[QUOTE=COWCHICK77;1528967]There are acouple of things you can do, first of all remember to "open the door" to the new disired direction. Make sure you are not stiffening your body and sending cues unintended, stay soft and your body energy low, be very intentional about your cues, yet soft. ( I know that seems contradictive)
If he picks up his speed, do not take your leg off, bring him back to the desired gait and only release when you get the correct response. Most peoples reactions are to quit cueing to keep the horse from speeding off when actually it is rewarding him for speeding up. Only release when he is bending in the correct direction, soft and in the correct gait.[/QUOTE
This is so true. The thing is to remember what you are asking for, and don't reward the horse with a release, don't cease asking for the thing, until you get at least a tiny bit of that.
So, if you are asking the horse to step over sideways, you put , say , the left leg on, take your right leg lightly off to open the door, move your right rein rightward a wee bit and take up a bit of a feel on the left rein to ask the hrose to flex a tad to the left. If he moves forward, bring him in with the inside (left) rein, and KEEP ASKING with the inside leg. When you feel him take ONE lateral step, stop asking, drop the reins and give him a pet and praise. Work on one side exclusively until he gets so good that only putting on the inside leg, with hardly any change in reins and a very slight openning of the outside leg will get a step over. Remember that he may need to steop one forward before stepping one sideways, to get his feet lined up in the correct position for lateral stepping. Get the left side good before you work on the other side.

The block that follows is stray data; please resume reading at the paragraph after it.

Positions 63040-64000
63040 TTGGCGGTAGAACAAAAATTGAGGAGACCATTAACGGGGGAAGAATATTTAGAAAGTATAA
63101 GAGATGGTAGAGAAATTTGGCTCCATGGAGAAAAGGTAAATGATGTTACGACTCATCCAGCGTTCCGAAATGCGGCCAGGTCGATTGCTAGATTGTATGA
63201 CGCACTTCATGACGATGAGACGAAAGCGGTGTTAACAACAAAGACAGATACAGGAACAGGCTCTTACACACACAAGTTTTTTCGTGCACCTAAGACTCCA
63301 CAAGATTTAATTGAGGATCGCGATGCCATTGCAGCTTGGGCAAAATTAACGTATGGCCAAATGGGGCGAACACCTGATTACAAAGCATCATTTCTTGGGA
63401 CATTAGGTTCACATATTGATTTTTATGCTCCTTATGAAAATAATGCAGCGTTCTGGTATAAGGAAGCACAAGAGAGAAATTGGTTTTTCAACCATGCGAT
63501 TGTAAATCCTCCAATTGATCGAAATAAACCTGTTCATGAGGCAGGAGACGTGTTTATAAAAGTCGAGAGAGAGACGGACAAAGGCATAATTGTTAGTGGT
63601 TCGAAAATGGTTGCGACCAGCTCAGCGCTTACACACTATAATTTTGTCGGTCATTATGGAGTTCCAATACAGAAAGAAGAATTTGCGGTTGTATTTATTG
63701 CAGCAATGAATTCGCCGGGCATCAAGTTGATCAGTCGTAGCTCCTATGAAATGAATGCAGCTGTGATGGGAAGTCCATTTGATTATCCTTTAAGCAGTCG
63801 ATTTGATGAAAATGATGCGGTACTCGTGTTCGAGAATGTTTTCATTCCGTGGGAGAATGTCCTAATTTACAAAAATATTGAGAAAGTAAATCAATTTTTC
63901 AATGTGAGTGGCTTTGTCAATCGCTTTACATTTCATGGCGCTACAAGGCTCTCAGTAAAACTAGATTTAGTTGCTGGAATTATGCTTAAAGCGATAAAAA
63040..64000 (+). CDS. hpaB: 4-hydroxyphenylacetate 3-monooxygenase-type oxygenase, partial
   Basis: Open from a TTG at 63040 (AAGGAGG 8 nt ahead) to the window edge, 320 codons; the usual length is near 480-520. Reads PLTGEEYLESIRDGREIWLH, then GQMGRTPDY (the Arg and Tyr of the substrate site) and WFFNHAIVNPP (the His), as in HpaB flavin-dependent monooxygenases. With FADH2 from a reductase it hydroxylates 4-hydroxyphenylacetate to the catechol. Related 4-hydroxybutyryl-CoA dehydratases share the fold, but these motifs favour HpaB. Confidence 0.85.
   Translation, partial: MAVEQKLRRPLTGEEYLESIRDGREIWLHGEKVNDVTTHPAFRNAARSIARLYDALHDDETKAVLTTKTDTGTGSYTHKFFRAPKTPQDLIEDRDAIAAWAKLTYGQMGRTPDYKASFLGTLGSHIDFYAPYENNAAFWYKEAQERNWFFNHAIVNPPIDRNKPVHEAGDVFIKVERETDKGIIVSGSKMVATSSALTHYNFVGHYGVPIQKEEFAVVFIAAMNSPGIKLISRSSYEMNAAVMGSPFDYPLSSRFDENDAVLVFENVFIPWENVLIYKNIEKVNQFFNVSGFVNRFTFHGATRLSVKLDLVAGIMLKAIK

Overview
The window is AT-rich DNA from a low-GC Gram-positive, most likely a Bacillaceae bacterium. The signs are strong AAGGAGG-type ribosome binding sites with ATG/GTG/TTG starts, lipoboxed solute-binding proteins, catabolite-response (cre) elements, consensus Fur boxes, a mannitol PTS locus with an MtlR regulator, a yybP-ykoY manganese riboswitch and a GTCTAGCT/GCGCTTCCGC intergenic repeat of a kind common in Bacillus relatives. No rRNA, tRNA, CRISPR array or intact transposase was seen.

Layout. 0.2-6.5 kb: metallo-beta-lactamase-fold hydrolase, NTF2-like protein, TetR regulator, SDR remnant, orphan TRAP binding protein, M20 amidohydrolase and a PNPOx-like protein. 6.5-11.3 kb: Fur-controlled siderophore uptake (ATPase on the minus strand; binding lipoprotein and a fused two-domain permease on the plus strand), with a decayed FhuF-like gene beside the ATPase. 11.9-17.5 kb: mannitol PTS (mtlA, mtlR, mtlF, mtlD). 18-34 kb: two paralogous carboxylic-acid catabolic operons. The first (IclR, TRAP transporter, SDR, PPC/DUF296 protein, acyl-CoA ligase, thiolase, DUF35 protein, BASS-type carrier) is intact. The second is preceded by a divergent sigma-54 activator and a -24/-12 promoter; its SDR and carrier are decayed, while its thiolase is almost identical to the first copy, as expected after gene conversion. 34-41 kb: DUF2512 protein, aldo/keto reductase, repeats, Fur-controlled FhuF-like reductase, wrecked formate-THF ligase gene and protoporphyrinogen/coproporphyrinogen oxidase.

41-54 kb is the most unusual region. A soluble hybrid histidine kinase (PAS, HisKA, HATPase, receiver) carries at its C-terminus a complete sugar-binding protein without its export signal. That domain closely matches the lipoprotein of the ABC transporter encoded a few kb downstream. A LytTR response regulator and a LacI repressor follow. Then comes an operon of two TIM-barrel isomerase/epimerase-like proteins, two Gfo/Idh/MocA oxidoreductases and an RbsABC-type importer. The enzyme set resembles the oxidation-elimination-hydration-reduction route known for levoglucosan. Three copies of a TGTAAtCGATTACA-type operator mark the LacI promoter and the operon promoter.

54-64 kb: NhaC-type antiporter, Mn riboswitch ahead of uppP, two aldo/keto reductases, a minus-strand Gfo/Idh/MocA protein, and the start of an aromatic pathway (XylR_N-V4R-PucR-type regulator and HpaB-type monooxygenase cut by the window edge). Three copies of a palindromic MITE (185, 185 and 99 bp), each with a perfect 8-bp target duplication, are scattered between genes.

and don't wear him out with endless lateral schooling. At times, let him go forward and let him have a nice canter on a loose rein so he can shake off any tension.